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Fashion designer Gabriela Hearst may not be a household name just yet, but she is well on her way, thanks to her knack for making what women want to wear in Hollywood and out, in public life and private.
Hearst launched her namesake line just three years ago in New York, but has already become a favorite with stars and stylists for political events (Lena Dunham at the 2016 Democratic National Convention) press tours (Laura Dern for Star Wars) and, yes, even the Oscars red carpet (Black Panther’s Danai Gurira). Like other influential female designers Phoebe Philo and Stella McCartney, Hearst is appreciated for her grown-up, fiercely feminine but abidingly practical aesthetic, and her value of environmental sustainability, inspired in part by time spent growing up on her family’s sheep farm in Uruguay.
She first made headlines in 2016 with her sculptural, retro-style “Nina” handbags, which she cleverly launched in a limited edition of 25, gifting them to women who inspired her including Brie Larson, who was photographed with the arm candy just two days before winning the best actress Oscar for Room.
But 2018 is turning out to be a banner year, too. She was just nominated for a Council of Fashion Designers of America award in the best women’s designer category alongside such seasoned vets as Marc Jacobs and Raf Simons. This honor follows a positive awards season, during which she dressed Dern for the Vanity Fair party, Gal Gadot, Nicole Kidman, Gabrielle Union and more for events before that.
Hearst was visiting L.A. from New York recently to show her fall 2018 collection at the Chateau Marmont, and we sat down to chat about everything from the timelessness of pirate boots to the Hollywood muses behind her clothing and accessories, which are for sale at Bergdorf Goodman, Net-a-Porter, Matches.com and more.
Congrats on your big CFDA nomination!
We’re really humbled by it, it was so unexpected, and it’s exciting when you see your name next to the big guys. I found out at the therapist.…I answered the phone and was like, “I really do have to take this!”
What’s the inspiration for the fall 2018 collection?
The whole collection was based on the idea of women in the workforce, even including female Victorian-era coal miners, who were quite scandalous because they worked topless with the men underground because it was so hot. I tried to think of all things women may have to do, because I want them to be comfortable and ready.
I love the jersey dresses with the pintuck details and the low heels with stones embedded in them. You even have a chic utility belt!
I’m into doing timeless things. I want my pieces to be relevant 10 years from now. This dress uses a news print fabric inspired by my husband’s family’s papers [her husband is William Randolph Hearst’s son, businessman Austin Hearst]. We used snippets of news articles along with red splotches of ink like blood because of the big debate about print being dead. Another version has yellow roses instead of ink. There’s a black houndstooth coat but knitted in cashmere. All of our knitting is done by a women’s nonprofit in Uruguay.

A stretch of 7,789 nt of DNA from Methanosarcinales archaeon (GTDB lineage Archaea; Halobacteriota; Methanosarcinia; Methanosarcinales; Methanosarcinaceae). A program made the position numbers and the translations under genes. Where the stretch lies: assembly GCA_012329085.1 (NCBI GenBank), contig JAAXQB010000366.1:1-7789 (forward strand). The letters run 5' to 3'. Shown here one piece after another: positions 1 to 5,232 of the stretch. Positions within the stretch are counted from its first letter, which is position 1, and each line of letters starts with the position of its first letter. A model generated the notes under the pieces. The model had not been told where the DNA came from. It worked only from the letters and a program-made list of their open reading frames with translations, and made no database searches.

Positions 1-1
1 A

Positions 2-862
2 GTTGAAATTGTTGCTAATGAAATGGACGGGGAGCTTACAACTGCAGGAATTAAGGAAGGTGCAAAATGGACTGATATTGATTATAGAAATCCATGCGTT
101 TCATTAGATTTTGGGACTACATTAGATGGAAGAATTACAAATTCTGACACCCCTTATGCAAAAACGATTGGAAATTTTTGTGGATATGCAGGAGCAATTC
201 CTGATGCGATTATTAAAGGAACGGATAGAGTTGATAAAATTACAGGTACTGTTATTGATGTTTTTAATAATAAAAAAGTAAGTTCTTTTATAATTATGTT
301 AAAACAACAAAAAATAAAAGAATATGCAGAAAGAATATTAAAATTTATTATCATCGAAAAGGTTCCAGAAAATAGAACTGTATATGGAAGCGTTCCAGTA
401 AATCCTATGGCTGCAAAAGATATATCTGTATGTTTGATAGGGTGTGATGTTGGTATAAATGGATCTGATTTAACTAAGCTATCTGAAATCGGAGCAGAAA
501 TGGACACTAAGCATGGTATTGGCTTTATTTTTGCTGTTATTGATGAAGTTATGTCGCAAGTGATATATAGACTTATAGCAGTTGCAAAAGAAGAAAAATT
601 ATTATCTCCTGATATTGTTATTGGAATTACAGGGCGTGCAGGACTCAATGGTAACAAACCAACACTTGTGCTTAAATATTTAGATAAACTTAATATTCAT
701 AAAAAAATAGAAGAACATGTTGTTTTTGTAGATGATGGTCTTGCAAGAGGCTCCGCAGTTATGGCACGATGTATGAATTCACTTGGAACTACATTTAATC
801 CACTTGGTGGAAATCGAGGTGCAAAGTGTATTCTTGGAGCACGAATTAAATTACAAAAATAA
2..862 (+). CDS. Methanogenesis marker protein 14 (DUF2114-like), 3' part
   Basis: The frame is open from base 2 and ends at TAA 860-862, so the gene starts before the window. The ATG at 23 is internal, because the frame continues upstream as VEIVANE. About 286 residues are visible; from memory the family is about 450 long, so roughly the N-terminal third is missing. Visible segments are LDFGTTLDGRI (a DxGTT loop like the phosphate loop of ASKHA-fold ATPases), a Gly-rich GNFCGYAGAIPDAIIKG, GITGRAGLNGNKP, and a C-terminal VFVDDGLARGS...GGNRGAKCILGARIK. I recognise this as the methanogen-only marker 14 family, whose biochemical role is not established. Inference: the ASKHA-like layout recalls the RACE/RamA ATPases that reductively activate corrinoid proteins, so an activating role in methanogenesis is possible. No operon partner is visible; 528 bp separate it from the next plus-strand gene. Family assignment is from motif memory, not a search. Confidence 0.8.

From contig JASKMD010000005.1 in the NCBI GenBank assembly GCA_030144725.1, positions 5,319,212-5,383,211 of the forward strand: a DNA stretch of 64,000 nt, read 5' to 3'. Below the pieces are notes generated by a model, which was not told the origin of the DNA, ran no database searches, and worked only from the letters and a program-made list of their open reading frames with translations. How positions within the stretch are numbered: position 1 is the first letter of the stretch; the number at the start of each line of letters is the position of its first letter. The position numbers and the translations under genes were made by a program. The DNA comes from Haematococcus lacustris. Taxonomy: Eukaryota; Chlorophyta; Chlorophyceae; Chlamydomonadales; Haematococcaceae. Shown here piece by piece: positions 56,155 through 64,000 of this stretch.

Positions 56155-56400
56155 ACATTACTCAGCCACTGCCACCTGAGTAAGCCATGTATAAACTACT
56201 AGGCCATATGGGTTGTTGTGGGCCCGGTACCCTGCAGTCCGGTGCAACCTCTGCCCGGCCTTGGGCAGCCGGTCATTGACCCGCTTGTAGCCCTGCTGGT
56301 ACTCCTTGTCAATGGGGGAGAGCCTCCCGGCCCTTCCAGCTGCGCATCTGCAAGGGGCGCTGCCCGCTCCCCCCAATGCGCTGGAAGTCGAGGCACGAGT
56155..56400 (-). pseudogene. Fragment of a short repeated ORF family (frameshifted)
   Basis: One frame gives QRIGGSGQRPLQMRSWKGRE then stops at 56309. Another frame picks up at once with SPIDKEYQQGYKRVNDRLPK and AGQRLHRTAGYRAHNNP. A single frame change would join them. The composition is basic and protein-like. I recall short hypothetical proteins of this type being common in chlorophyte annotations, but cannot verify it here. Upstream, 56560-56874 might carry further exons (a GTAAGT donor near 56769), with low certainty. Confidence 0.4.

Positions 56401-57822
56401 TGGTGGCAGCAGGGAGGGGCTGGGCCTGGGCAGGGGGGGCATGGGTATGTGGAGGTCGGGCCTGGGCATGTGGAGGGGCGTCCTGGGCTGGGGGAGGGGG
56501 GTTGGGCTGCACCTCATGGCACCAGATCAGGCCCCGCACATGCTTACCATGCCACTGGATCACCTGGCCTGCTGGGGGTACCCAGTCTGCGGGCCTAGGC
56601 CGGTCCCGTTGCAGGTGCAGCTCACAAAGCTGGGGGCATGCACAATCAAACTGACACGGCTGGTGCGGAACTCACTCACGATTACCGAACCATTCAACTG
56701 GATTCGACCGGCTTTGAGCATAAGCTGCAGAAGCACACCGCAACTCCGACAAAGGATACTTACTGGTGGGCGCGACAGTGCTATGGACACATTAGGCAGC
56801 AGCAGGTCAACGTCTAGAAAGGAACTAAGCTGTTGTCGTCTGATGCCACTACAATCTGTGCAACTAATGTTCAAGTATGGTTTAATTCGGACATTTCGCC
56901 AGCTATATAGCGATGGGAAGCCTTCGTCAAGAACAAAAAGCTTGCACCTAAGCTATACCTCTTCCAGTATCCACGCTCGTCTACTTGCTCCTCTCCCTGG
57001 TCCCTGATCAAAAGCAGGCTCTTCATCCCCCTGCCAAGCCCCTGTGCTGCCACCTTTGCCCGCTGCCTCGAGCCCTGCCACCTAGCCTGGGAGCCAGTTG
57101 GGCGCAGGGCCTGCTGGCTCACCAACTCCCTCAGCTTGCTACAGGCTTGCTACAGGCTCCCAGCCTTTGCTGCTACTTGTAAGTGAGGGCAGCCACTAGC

Your collection is nontraditional in the sense that it doesn’t change so dramatically every season. Do you feel you are trying to work against the fashion system?
I used to have this brand Candela that I showed in 2003 in L.A., which I started with three partners and $700. It was very bohemian, but even then I was designing things that were atemporal. I never followed trends. I’m fascinated by the concept of timeless design. It doesn’t have to be boring, it can be radical – think of the Vivienne Westwood pirate boots from 1976, 42 years ago, which were probably based on [a design] from the 1800s. If you are going to invest $5,000 in a cashmere coat, I want you to have it forever. I try to achieve that in every piece.
Who in Hollywood has been supportive of your brand from the beginning?
Brie Larson was one of the first to wear my bag, two days before she won the Oscar. One of the women on my mood board is Gillian Anderson from the BBC series The Fall. I don’t get to meet everyone I dress, because at the end of the day, we provide a service, but I did get to meet her through work. It was great because we had chemistry. I don’t think people realize how sexy she is — and smart — and it’s a winning combination. Rebecca Hall and Laura Dern are also some of the great women we’ve been lucky to dress. It starts with conversations with their stylists, then they come directly to us. When Laura was in New York, she came to our showroom.
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I pay attention to the psychology of women. Most like to show their shoulders, no matter what age, and want something soft next to their skin. It’s not just how beautiful you look, it’s how good you feel. I want to be like, “Don’t worry, I’ve got you covered.”
That’s what I wish Hollywood actresses had done at the Oscars, for the final Time’s Up red carpet fashion statement — all worn female designers!
There’s not that many of us.
How does the West Coast influence your sensibility?
Because I grew up in Uruguay, South America, close to nature, I connect to L.A.’s laid-back attitude. This was actually Spanish territory, close to my culture in a way. That feels common. In New York, you’re always run, run, run, run.
You have three kids. How do you balance that with running your own company?
It’s challenging but I think I’m more organized and productive because of my family. And it makes me think about the women I’m dressing who also have kids. You have to consider practicality. You can be practical and look great doing it.
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